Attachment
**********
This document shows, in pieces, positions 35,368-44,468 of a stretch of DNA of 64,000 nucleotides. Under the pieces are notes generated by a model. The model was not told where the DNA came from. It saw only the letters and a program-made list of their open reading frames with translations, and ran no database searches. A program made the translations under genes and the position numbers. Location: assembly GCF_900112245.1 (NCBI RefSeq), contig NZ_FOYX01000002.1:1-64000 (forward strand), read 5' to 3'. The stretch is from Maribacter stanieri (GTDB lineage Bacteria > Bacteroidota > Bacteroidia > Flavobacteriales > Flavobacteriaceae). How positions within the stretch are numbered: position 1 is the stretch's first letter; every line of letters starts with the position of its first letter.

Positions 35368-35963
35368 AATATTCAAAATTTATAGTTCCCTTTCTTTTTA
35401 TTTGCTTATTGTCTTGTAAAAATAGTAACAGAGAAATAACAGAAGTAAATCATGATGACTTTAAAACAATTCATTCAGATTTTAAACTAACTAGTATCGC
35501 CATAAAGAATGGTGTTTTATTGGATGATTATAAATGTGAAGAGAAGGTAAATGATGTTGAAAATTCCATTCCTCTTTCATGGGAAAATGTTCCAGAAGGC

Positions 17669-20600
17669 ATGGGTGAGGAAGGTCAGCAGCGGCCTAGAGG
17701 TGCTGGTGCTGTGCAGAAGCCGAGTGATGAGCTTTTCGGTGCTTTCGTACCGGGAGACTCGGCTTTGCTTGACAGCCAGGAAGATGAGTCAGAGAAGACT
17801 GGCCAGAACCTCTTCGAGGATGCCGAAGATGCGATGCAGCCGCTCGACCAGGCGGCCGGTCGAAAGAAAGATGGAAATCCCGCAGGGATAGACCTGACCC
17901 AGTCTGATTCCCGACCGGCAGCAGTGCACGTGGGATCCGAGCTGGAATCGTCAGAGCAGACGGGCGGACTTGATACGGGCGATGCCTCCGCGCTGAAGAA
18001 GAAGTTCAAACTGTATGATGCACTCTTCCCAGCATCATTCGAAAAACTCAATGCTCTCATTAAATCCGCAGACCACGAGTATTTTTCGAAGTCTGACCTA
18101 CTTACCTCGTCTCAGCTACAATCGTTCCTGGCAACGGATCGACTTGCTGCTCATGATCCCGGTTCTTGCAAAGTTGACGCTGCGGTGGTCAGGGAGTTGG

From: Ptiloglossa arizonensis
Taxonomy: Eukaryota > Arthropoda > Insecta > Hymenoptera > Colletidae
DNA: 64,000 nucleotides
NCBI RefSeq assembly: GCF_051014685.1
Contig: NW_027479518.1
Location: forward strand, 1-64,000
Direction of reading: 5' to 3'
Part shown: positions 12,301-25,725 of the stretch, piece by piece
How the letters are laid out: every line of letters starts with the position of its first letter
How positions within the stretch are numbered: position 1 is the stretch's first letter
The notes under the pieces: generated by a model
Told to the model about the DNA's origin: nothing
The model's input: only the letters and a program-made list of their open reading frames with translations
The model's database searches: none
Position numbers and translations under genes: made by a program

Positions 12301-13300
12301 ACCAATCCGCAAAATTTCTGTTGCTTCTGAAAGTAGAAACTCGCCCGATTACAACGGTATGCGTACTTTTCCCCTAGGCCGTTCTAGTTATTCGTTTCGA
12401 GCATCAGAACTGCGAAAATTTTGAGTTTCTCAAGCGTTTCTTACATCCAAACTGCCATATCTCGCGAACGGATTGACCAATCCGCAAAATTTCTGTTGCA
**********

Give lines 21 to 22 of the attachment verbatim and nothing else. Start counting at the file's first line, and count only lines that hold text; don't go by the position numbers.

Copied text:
How the letters are laid out: every line of letters starts with the position of its first letter
How positions within the stretch are numbered: position 1 is the stretch's first letter